US and Russian military chiefs to discuss Syria

Washington has decided to leave a residual force to protect its Kurdish allies

FILE PHOTO: Russia's President Vladimir Putin and U.S. President Donald Trump are seen during the G20 summit in Buenos Aires, Argentina November 30, 2018. REUTERS/Marcos Brindicci/File Photo
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The US and Russian military chiefs are to meet Monday in Vienna to discuss operations in Syria, where the US has decided to leave a residual force to protect its Kurdish allies.

General Joseph Dunford, the chairman of the Joint Chiefs of Staff, will represent the US side in the meeting with General Valery Gerasimov, the chief of the Russian General Staff, said Colonel Patrick Ryder, a spokesman for the Joint Chiefs.

"The two military leaders will discuss the deconfliction of coalition and Russian operations in Syria, plus exchange views on the state of US-Russia military relations and the current international security situation in Europe and other key topics," Col Ryder said.

Since Russia's entry into the Syria conflict in 2015, Moscow and Washington have worked out their respective areas of operations against ISIS, warning each other of planned air operations to avoid contact.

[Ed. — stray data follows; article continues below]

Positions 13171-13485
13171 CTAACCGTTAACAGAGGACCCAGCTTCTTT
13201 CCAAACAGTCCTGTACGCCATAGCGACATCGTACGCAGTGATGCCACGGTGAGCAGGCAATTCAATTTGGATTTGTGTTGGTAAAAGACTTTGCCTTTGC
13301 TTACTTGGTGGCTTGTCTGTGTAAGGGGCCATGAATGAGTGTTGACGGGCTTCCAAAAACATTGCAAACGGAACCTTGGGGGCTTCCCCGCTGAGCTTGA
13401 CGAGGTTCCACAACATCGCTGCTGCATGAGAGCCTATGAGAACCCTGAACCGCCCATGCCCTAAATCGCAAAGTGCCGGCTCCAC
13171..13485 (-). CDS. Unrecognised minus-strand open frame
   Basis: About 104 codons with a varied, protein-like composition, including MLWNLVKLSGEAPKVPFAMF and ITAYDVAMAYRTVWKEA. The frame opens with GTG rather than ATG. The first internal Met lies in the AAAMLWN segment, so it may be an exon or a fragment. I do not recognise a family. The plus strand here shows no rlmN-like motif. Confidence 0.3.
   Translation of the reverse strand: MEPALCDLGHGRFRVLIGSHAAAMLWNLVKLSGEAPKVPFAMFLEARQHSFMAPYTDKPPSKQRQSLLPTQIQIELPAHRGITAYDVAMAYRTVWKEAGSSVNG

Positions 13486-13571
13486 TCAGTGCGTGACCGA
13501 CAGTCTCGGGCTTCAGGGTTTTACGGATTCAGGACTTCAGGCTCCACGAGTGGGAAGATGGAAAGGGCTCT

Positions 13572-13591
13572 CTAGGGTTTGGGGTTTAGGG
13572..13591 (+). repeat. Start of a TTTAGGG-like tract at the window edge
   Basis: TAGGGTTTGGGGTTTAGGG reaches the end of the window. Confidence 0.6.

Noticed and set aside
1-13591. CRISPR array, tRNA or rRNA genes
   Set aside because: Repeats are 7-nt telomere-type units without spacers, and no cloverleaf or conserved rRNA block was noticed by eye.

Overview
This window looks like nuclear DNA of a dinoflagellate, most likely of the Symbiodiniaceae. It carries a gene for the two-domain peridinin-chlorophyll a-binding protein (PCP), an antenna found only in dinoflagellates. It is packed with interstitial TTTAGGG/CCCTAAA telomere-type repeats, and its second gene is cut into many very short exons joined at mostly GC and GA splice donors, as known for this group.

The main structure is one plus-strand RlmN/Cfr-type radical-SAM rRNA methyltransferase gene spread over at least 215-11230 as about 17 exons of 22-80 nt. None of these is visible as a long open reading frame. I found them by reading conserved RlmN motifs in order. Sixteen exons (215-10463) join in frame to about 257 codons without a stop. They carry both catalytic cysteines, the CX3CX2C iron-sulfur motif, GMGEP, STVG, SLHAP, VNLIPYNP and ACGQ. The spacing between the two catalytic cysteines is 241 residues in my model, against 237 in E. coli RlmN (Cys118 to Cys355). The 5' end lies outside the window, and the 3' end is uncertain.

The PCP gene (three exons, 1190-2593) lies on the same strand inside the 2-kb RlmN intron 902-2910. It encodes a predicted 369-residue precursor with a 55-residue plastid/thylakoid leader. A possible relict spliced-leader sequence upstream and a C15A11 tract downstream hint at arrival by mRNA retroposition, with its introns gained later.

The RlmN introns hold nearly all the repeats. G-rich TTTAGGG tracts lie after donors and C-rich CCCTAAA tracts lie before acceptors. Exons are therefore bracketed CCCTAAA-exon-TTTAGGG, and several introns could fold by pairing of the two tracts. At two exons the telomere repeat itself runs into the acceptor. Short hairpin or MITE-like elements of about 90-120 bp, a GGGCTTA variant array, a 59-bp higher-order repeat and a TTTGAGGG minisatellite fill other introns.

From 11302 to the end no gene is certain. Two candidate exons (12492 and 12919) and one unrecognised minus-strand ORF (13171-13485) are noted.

Issues between the US and Russian militaries also include tensions over nuclear forces in Europe, with the US renouncing the 1986 Intermediate-Range Nuclear Forces (INF) treaty, citing Russian noncompliance.

The treaty eliminated short- and medium-range ballistic missiles, cruise missiles and missile launchers from Europe.

Despite the conflict in Syria and the rising bilateral tensions, the military chiefs have kept open a channel of communications.

In August 2018, Russia sent a confidential letter, which leaked, containing proposals for cooperation to assure Syria's reconstruction and the return of refugees.

US President Donald Trump decided in December to withdraw US troops from northeastern Syria, where they had fought alongside Kurdish forces against ISIS, but he has since agreed to leave behind a residual force of about 200 US troops.

Washington is currently negotiating with Western allies in the anti-IS coalition on an international force that would train security forces capable of stabilizing parts of Syria.

US officials say ISIS is on the verge of losing its last bit of territory in Syria.